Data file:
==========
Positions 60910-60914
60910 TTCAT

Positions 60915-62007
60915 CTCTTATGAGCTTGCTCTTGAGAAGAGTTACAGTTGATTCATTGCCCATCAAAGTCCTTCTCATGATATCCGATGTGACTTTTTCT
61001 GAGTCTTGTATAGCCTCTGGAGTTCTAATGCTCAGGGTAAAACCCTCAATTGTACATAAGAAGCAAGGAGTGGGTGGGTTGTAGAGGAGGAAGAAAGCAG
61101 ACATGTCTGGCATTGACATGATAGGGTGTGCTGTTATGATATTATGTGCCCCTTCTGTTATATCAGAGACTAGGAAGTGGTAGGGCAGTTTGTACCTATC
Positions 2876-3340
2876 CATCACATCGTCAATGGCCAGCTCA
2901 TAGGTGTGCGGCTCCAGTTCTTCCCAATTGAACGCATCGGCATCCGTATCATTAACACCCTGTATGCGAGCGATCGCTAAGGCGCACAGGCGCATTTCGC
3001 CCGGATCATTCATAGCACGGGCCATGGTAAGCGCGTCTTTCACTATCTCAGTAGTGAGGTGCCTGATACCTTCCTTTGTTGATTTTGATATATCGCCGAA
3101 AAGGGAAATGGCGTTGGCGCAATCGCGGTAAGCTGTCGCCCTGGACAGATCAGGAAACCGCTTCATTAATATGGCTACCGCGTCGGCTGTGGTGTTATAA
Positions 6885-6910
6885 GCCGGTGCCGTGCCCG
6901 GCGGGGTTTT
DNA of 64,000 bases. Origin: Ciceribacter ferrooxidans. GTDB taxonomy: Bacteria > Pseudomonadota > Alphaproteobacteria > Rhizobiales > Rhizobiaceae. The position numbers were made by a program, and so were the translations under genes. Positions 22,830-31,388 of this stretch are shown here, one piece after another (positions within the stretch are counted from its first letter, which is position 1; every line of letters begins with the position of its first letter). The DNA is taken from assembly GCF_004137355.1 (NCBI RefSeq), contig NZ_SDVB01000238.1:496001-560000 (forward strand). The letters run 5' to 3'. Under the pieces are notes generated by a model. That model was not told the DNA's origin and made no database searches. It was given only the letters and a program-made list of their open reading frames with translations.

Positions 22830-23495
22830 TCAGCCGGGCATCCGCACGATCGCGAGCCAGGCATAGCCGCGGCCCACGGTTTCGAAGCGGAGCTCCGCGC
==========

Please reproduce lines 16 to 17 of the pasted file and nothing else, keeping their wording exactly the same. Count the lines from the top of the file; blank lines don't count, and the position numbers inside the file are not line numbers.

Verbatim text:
Positions 22830-23495
22830 TCAGCCGGGCATCCGCACGATCGCGAGCCAGGCATAGCCGCGGCCCACGGTTTCGAAGCGGAGCTCCGCGC